Posted by: Stacy Perman on November 13, 2008
With consumers keeping a clenched fist around their wallets, discretionary spending continues to drop. One of the places feeling the pinch is restaurants. For the past several months, restaurant owners have begun to deploy a host of cost-cutting measures and incentives to keep their tables filled and turning over. Currently offering a spectrum of business advice geared to eateries is American Express OPEN, the small business division of American Express. One of its initiatives is “The Business of Food” an online resource for restaurant owners. Recently, one of its culinary advisors, Dick Williams, forecasted a list of trends that will impact eateries through the end of this year continuing into 2009.
• Business entertaining and corporate parties will continue to be pulled back. Given economic uncertainty in key industries, restaurant owners can expect to see significantly less holiday business. Industry experts report bookings are down about 15% for the 2008 holiday season as compared to the same period last year.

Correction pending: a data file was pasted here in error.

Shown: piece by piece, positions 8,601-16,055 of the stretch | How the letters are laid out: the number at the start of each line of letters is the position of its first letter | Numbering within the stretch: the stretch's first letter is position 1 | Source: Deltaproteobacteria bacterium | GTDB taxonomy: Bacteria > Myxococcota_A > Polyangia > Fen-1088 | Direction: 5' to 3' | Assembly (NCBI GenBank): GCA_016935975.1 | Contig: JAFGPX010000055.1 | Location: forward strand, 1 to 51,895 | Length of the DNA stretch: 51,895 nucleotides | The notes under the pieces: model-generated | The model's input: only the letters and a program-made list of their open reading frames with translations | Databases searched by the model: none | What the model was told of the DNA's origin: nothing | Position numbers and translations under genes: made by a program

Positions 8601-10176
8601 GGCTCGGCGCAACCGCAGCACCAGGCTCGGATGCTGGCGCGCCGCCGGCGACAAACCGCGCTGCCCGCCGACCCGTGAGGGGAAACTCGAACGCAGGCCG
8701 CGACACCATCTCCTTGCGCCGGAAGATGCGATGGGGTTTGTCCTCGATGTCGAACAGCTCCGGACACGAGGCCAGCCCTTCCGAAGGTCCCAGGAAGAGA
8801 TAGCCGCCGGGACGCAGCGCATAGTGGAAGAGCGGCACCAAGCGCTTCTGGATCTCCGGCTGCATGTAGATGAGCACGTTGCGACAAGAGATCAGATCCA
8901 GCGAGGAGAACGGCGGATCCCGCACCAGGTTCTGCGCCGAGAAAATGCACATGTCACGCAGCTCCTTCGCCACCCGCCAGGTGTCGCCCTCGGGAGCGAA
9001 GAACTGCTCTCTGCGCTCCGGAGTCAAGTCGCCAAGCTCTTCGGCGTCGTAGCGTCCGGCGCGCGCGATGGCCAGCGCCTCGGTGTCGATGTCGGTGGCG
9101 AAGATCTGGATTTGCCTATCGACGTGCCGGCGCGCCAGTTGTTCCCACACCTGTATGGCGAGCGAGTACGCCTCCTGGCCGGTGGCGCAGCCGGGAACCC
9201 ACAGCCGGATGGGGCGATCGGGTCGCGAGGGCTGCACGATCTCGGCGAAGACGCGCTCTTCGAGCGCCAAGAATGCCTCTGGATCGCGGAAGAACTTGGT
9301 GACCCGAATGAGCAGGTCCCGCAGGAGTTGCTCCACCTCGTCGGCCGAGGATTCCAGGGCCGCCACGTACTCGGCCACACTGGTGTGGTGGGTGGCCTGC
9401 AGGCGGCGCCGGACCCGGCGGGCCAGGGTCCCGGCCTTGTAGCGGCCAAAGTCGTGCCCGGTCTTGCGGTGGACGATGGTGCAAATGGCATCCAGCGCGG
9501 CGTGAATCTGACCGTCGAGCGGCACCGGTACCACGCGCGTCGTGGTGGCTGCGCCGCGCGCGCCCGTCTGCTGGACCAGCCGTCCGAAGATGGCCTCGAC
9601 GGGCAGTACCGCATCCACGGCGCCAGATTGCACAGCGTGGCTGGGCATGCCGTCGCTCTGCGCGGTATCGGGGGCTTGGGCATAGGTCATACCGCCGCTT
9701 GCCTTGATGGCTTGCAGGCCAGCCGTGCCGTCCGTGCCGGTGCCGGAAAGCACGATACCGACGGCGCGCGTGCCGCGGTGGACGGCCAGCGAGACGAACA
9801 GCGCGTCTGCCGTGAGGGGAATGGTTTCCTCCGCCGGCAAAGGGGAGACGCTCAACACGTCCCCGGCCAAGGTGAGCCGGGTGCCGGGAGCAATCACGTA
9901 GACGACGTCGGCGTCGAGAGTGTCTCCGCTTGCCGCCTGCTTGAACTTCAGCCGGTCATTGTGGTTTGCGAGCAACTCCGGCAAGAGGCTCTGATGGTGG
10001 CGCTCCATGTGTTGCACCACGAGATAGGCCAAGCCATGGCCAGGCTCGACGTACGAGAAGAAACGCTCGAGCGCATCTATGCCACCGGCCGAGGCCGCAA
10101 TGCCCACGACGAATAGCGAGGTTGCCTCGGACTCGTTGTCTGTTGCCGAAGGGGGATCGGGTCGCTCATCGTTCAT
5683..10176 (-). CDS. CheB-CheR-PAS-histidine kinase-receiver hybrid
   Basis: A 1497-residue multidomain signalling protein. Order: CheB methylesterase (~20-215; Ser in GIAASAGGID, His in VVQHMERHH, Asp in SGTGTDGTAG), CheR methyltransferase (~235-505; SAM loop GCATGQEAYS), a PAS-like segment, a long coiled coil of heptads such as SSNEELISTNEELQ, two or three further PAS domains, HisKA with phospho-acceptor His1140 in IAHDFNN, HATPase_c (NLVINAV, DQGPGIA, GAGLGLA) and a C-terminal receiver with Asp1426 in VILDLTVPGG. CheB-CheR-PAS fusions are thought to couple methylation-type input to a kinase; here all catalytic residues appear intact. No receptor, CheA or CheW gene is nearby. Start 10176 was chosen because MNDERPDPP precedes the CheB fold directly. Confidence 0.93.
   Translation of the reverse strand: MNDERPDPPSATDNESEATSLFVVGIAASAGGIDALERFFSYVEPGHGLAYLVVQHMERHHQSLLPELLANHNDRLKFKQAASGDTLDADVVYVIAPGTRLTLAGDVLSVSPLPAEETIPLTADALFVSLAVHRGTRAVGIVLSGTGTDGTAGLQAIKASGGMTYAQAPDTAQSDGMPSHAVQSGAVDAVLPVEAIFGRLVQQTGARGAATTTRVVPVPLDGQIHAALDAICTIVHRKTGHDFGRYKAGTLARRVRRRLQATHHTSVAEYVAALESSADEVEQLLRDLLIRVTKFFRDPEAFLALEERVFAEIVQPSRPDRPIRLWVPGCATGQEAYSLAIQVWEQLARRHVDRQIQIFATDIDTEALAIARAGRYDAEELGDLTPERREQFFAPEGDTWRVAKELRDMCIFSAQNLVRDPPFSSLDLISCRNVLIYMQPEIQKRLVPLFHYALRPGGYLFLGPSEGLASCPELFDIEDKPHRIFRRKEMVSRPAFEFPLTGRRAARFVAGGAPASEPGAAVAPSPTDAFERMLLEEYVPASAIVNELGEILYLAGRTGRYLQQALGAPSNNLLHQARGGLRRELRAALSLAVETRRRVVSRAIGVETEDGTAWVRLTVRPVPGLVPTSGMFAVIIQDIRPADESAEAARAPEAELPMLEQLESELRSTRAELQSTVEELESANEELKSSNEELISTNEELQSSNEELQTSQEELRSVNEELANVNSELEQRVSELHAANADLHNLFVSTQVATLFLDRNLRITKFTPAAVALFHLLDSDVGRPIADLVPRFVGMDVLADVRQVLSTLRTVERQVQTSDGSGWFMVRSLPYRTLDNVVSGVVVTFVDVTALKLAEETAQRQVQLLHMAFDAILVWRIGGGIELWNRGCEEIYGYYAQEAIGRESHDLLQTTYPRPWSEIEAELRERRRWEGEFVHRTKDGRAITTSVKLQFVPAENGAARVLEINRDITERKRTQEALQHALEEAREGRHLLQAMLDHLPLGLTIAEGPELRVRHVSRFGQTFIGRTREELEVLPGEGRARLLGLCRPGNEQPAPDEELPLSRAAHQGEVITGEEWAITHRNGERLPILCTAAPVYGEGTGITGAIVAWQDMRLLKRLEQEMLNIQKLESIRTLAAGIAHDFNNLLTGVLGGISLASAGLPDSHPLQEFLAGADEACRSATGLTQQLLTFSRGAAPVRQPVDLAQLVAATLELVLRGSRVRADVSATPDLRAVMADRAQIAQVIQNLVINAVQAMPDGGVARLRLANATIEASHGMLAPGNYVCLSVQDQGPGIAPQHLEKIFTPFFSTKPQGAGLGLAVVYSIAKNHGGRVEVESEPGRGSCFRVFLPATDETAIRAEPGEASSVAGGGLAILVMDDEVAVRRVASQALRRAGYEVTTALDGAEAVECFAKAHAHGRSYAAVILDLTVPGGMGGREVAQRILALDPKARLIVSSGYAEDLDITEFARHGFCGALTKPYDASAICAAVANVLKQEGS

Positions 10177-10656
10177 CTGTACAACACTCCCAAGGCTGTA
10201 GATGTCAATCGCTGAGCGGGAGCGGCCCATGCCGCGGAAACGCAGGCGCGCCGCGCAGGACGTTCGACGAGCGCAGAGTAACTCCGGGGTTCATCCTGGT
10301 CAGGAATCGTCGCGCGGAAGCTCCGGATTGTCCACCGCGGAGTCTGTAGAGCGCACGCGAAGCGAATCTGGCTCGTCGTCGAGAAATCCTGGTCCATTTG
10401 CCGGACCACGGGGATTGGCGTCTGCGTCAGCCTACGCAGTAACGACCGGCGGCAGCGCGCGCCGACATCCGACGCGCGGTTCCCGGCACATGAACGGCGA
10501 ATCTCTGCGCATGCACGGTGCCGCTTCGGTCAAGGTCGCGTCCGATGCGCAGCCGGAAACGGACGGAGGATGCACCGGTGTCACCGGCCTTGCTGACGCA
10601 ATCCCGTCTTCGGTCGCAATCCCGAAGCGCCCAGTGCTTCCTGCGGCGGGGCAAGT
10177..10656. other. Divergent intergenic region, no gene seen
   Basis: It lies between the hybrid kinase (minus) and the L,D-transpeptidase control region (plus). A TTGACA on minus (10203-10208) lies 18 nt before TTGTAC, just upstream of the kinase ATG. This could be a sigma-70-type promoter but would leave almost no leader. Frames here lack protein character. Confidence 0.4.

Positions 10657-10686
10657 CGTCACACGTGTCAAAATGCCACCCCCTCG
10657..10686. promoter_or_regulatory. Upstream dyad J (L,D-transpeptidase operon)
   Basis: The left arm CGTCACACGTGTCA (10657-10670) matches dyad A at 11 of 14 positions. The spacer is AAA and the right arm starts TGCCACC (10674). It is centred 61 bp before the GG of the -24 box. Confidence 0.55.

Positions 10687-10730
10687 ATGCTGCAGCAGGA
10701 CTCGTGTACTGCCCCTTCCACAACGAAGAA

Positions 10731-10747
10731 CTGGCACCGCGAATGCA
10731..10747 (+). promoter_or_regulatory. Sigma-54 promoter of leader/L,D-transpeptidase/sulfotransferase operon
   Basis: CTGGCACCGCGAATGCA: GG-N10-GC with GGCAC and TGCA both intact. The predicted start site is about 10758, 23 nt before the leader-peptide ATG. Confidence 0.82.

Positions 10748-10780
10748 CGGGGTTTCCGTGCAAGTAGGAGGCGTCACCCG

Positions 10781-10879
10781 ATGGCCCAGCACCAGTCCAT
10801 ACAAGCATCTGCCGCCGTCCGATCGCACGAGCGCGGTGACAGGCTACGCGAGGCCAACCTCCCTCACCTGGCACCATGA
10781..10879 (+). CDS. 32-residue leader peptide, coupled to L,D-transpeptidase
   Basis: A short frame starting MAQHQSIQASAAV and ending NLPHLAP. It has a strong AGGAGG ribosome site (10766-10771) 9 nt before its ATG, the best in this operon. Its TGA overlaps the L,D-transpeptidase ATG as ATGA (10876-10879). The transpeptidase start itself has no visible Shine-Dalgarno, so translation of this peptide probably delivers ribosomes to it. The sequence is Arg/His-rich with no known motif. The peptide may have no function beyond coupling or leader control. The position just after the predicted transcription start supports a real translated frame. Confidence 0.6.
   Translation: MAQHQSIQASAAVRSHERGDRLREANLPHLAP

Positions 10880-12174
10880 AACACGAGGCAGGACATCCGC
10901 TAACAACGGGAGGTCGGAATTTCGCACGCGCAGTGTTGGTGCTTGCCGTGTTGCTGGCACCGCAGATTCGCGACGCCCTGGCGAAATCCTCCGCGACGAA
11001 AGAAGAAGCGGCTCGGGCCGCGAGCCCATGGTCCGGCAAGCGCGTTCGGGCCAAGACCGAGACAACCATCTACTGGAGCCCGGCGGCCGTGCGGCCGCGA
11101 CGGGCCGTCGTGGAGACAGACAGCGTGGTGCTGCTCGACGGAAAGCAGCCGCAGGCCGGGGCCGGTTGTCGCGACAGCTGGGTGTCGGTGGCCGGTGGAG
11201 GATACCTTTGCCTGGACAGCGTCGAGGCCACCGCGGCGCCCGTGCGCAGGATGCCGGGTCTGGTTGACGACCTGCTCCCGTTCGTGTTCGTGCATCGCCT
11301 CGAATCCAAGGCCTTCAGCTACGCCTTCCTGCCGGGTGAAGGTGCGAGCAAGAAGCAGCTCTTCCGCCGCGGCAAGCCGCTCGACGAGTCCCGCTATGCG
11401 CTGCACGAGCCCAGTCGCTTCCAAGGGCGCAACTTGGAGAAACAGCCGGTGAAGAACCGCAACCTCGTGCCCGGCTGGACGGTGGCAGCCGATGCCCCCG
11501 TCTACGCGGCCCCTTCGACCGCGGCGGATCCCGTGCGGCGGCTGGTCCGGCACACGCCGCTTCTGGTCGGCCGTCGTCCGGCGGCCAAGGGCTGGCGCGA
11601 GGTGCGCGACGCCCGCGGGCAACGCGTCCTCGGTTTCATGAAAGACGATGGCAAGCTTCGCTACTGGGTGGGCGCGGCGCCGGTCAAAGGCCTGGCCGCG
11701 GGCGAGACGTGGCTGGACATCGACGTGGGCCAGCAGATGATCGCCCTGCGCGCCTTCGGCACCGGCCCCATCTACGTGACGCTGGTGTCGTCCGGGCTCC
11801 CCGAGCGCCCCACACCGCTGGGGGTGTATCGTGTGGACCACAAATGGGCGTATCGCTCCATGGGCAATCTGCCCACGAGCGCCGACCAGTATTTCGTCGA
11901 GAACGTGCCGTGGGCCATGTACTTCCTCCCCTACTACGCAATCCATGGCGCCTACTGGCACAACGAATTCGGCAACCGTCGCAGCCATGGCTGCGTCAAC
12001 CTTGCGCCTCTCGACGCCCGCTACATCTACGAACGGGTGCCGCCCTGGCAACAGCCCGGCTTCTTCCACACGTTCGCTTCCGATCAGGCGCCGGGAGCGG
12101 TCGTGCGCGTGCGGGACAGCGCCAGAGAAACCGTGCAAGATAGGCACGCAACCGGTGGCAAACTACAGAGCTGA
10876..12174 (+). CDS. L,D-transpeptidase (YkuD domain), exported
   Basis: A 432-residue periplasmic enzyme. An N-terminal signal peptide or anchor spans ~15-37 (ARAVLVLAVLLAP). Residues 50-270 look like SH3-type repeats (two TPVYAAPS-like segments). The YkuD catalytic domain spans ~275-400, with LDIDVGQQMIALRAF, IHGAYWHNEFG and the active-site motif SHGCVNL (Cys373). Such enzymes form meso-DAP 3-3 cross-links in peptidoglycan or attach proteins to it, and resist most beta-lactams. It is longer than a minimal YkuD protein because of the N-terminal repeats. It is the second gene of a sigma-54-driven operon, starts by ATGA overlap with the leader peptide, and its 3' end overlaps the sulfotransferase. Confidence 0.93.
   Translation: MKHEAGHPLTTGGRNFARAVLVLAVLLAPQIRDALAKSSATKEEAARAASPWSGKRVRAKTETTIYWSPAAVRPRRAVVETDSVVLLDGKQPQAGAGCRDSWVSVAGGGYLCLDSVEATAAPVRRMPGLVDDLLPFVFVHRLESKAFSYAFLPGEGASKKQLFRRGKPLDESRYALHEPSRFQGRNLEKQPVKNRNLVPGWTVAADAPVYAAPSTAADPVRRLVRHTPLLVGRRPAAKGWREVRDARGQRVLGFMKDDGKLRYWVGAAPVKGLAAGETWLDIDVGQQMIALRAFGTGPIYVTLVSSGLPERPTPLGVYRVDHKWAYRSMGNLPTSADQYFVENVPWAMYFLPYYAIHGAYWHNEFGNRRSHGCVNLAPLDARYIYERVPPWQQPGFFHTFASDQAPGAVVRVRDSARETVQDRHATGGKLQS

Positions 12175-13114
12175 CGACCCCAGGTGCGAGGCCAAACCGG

• The real estate market will offer relief. The softening of real estate prices and decrease in demand for restaurant sites is benefiting strong restaurant companies. Developers are offering better deals, and while rents have not decreased yet, they are likely to soften in the next year.
• Menu prices will increase. Menu prices increased 4.3% in 2008. With food costs expected to increase by 7 - 9% in 2009, restaurant owners will pass along costs to diners to maintain margins.
• Currency exchange will weigh on restaurateurs. Many fine-dining restaurants, particularly those in major cities, have benefited from foreign tourists taking advantage of the strength of the Euro and British Pound against the American dollar. While this customer base was strong in 2008, many are concerned that as economic turmoil spreads to the rest of the world, fewer visitors will be coming to the U.S. in 2009.